5Internal and External Aids This chapter deals with these aids and the extent to which they may be used to determine purpose
6Comprise the legislation and all its parts Internal AidsExternal AidsComprise the legislation and all its partsThose factors that are outside the text of the legislation – other legislation, dictionaries, commission reports.
7Purposive (text in context) TextualOnly textAmbiguousInternal and External aidsChristian Lawyers’ Association case?Purposive (text in context)Internal and external aids from outset
8Court has discretion to decide on importance and relevance of a specific aid.
9Internal aidsThe Legislative Text in another official language – signed text, criticism BothaThe Preamble – not only when text not clear, but from beginning – purposive approachThe Long Title – part of statute considered from outset – ascertain purpose.The definition clause – as it stands unless it is contrary to context.Express legislative purpose and interpretation guidelines – sometimes additional clause – Labour Relations Act.Headings to chapters and sections – use to establish purposeParagraphing and punctuation – grammatical fact – can affect meaning and purposeSchedules – general rule. Exception – schedule 4 of Labour Relations Act.
10The Legislative Text in another official language Prior to 1996 ConstitutionNew Legislation after 1996Marriage Act 1960AFR - SignedENGInterpretation ActENG –always prevailsAFRCriminal Procedure Act 1994ENG - SignedAFR
11The Legislative Text in another official language ENGMARRIAGE AMENDMENT ACT1990AFRMARRIAGE ACT1960AFRMARRIAGE AMENDMENT ACT2000
12External Aids The Constitution Preceding discussions Surrounding circumstancesDictionaries and linguistic evidenceThe source of a provisionExplanatory memoranda, examples and footnotes
13SECTION 9 Discrimination Mischief ruleSECTION 9 DiscriminationNo equalityObtain equalitySection 9 of Constitution and affirmative action
14Examples from S v Makwanyane No executions have taken place in South Africa since There are apparently over 300 persons, and possibly as many as 400 if persons sentenced in the former Transkei, Bophuthatswana and Venda are taken into account, who have been sentenced to death by the Courts and who are on death row waiting for this issue to be resolved. Some of these convictions date back to 1988, and approximately half of the persons on death row were sentenced more than two years ago. This is an intolerable situation and it is essential that it be resolved one way or another without further delay. – S v Makwanyane: par 6.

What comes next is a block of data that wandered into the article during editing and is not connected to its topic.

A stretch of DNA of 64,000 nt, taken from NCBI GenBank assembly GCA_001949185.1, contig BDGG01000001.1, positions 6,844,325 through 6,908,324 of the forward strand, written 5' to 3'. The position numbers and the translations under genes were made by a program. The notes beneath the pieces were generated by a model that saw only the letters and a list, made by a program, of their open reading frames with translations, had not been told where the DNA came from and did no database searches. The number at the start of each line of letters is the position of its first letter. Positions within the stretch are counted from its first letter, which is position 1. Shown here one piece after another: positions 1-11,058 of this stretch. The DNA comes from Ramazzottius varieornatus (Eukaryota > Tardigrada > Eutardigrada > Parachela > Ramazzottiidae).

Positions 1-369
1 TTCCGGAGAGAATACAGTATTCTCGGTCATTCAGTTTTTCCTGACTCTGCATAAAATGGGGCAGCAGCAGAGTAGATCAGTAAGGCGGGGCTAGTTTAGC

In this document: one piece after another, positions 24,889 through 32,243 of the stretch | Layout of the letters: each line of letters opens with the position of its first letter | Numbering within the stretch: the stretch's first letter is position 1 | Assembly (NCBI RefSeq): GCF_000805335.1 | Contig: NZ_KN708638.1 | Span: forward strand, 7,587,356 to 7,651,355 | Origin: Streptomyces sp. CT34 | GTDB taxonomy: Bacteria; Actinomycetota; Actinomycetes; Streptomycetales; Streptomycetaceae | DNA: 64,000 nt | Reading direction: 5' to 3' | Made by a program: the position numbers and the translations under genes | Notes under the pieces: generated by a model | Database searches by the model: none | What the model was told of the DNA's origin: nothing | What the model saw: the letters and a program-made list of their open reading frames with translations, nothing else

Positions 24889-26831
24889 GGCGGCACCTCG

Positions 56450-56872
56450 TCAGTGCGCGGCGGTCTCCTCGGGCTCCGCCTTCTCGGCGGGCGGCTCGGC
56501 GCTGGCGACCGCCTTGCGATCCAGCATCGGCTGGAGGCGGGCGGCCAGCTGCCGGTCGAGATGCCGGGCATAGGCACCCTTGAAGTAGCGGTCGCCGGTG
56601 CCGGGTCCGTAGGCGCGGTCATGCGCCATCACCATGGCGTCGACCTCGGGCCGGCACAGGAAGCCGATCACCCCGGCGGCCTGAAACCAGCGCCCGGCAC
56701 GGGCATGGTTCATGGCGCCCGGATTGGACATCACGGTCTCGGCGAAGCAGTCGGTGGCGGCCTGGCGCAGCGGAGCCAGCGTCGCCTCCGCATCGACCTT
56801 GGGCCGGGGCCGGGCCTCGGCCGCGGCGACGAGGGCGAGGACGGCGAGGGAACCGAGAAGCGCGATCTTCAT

15 Chapter Three of the Constitution sets out the fundamental rights to which every person is entitled under the Constitution and also contains provisions dealing with the way in which the Chapter is to be interpreted by the Courts. It does not deal specifically with the death penalty, but in section 11(2), it prohibits "cruel, inhuman or degrading treatment or punishment." There is no definition of what is to be regarded as "cruel, inhuman or degrading" and we therefore have to give meaning to these words ourselves. - S v Makwanyane: par 8
16 The written argument of the South African government deals with the debate which took place in regard to the death penalty before the commencement of the constitutional negotiations. The information that it placed before us was not disputed. It was argued that this background information forms part of the context within which the Constitution should be interpreted. Our Courts have held that it is permissible in interpreting a statute to have regard to the purpose and background of the legislation in question. - S v Makwanyane: paras
17 Debates in Parliament, including statements made by Ministers responsible for legislation, and explanatory memoranda providing reasons for new bills have not been admitted as background material. It is, however, permissible to take notice of the report of a judicial commission of enquiry for the limited purpose of ascertaining "the mischief aimed at [by] the statutory enactment in question.“ – S v Makwanyane: par 14.
18 As the judgment in Pepper's case shows, a similar relaxation of the exclusionary rule has apparently taken place in Australia and New Zealand. – S v Makwanyane: par 15.
19The European Court of Human Rights and the United Nations Committee on Human Rights all allow their deliberations to be informed by travaux préparatoires. – S v Makwanyane:par 16 Our Constitution was the product of negotiations conducted at the Multi-Party Negotiating Process. The final draft adopted by the forum of the Multi-Party Negotiating Process was, with few changes, adopted by Parliament. The Multi-Party Negotiating Process was advised by technical committees, and the reports of these committees on the drafts are the equivalent of the travaux préparatoires, relied upon by the international tribunals. Such background material can provide a context for the interpretation of the Constitution and, where it serves that purpose, I can see no reason why such evidence should be excluded. The precise nature of the evidence, and the purpose for which it may be tendered, will determine the weight to be given to it.
20 In August 1991, the South African Law Commission in its Interim Report on Group and Human Rights described the imposition of the death penalty as "highly controversial". A working paper of the Commission which preceded the Interim Report had proposed that the right to life be recognised in a bill of rights, subject to the proviso that the discretionary imposition of the sentence of death be allowed for the most serious crimes. As a result of the comments it received, the Law Commission decided to change the draft and to adopt a "Solomonic solution“… S v Makwanyane:par 22